In a liberal democracy, both legally and culturally, being pilloried is an act of violence. According to Treccani, the figurative meaning, taken from the name of the iron collar, which, thank God, is no longer used – “to shame, expose others to ridicule and contempt”, is as simple as that. When we talk about the pillory, many think of the aisles of those on death row, who are destined for the last insult to the people before they end up being hanged in front of a roaring crowd. An image came to mind, a 2011 photograph of Dominique Strauss-Kahn, a former French minister and director of the International Monetary Fund, handcuffed and escorted by police as he walks a few meters outside a New York City police station where he was being interrogated on charges of sexually assaulting a hotel maid . This image, this photograph, was obscene and violent, so much so that it caused a lot of discussion at the time due to the very doubtful possibility of their distribution and thus the spread of the pillory around the world.
This is a completely different case (there is a serious crime, here it is a matter of the heart or horns) from what everyone (or almost) is talking about these days, or a video that instantly went viral on social networks, in which a Turin banker, having gathered friends for a party , who was supposed to announce the wedding, “unloads” her promise in front of everyone, because she cheated on him. But the same thing happened with the pillory, that is, humiliation and exposing others to the ridicule.
Also in this case, the person – it is not disclosed here what gender, right or wrong, and all other aspects that interfere at the second level of interpretation – was singled out for public ridicule, then amplified by the media, for it to be carried out. Discussing whether the person who made the egregious gesture had “good” reasons already somewhat justifies it. Just as it is obvious that the rare public disapproval of such an act (its pillorying of her rather than her betrayal of him) is due to deep-seated male chauvinism and a persistent patriarchal culture in Italy, from which arise extensive speculations about many forms violence against women, up to femicides. This is all true, alas, but this is a different reading plan.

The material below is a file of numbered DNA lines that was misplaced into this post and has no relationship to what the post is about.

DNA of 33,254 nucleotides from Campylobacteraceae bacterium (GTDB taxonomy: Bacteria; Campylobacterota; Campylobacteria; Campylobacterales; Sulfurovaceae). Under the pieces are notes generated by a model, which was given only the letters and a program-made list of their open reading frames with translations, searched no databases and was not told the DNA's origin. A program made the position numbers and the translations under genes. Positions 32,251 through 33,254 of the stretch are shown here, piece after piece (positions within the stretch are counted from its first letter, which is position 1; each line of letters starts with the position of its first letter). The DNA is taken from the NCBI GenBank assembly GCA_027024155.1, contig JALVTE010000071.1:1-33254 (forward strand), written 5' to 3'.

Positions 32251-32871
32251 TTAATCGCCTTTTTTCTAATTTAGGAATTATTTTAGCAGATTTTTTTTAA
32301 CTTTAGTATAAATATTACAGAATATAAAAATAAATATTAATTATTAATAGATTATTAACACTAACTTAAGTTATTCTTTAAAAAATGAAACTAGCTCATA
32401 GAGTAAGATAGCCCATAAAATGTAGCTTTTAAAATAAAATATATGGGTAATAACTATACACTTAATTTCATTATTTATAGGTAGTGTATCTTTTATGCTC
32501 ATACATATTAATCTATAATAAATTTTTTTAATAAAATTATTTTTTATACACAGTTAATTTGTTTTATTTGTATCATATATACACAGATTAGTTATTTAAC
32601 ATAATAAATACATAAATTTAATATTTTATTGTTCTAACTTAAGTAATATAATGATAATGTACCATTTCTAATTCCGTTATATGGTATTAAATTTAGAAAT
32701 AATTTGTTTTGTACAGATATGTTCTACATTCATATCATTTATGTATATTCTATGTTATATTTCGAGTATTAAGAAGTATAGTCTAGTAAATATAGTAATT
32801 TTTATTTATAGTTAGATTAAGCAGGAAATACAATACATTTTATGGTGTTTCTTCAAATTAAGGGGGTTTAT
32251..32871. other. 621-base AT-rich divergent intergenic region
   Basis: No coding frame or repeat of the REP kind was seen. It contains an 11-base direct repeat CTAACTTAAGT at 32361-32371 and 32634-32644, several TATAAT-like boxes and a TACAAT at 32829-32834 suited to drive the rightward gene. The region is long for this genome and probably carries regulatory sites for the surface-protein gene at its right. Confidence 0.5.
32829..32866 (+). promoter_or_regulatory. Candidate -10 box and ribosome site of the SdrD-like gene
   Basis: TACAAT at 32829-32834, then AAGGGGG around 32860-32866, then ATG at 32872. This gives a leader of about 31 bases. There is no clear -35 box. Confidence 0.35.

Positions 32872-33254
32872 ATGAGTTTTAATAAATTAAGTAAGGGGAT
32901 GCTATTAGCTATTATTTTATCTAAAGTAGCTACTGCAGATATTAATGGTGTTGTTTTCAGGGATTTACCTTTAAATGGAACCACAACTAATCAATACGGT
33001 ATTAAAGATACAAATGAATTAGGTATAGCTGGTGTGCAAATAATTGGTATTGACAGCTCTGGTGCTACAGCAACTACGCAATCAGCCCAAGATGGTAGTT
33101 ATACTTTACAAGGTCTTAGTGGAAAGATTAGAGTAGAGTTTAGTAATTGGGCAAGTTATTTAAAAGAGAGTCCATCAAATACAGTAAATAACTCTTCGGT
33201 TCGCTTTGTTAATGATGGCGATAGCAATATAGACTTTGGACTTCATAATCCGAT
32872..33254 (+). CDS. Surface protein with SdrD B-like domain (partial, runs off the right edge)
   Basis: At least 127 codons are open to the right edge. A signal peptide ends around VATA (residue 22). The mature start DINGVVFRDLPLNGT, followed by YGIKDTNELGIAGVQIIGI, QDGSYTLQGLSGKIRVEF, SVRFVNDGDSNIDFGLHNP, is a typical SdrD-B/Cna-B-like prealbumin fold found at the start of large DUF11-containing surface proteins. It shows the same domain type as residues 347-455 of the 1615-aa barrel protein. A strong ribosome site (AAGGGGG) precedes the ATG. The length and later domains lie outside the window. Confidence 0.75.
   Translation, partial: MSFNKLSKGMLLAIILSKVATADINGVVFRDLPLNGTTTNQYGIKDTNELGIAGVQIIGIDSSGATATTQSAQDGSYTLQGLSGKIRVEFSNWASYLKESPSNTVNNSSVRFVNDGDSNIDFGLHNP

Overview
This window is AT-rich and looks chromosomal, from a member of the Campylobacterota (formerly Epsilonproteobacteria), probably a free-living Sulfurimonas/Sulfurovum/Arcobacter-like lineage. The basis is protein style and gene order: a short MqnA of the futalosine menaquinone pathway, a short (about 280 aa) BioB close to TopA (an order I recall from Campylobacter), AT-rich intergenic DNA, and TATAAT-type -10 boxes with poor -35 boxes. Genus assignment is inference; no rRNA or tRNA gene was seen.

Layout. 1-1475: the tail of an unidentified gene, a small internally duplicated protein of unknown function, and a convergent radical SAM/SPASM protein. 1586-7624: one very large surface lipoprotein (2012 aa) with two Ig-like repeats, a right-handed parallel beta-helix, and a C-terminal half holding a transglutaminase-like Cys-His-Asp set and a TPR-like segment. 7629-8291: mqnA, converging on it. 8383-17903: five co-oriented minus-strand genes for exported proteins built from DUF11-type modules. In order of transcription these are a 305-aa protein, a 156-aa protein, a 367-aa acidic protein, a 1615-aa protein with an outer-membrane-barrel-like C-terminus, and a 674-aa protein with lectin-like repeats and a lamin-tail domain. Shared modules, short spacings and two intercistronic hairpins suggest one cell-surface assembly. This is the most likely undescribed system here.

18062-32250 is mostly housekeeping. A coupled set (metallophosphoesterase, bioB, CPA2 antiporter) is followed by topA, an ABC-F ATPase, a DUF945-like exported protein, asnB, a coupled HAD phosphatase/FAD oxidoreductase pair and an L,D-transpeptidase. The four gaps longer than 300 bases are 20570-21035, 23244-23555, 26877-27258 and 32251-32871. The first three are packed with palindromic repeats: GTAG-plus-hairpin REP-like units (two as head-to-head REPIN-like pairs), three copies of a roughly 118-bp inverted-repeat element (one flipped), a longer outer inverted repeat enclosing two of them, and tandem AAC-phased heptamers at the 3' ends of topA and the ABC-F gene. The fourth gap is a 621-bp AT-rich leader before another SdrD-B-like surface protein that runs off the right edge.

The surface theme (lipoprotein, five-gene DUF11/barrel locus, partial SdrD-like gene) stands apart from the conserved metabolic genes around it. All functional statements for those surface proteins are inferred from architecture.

If a woman, rather than a man, has publicly exposed her partner’s infidelity – a much more unlikely fact, we admit, for the same reasons that when a woman cheats, she is considered a bitch, and a man, even more so sometimes, a companion who is mistaken, and therefore deserves comradely pity – if, as we said, “sputtanamento” (a very clear word in this light) were reversed, the pillory would be just as obscene, without extenuating circumstances for a woman. The quickest at this moment will think of Shakira, her song that became a worldwide hit, in which she does not send them to tell her ex, football player Pique, that he left her for a younger girl (instead of Twingo Ferrari or Casio instead of Rolex, according to pop stars). If a singer can make millions and millions of dollars off his husband’s horns, the unmarried gentleman will be able to talk publicly about the adventures of his ex-wife-to-be, as is usually the case with political correctness. No, it can’t, because Shakira made her song months after she broke up with Pique, and when everything – betrayal, breakup, new engagement – was already public. In any case, it would not be a very subtle operation, a juggling of private facts in public (and what a public one, too), but nothing to do with the local fact in question, a real ambush with deceit, even in the direction of an ignorant and confused public ( the party was supposed to be a wedding).
I will not go into the legal implications, but it is possible that the woman will take revenge in the relevant forums, and there is reason to hope so. From a cultural point of view, there remains a pillory in front of which, in whatever place we find ourselves, from Iran to New York, to “good Turin”, and for any offense or behavior, from the most serious crime to simple treason, we all must to feel deep anxiety and take the side of the victim of humiliation, whose rights are violated and exposed to the ridicule of the masses. If this does not happen, and if the pillory generates solidarity or complicit laughter towards the one who does it, whether it be the executioner of a totalitarian state or a banal cuckold, bad times are over.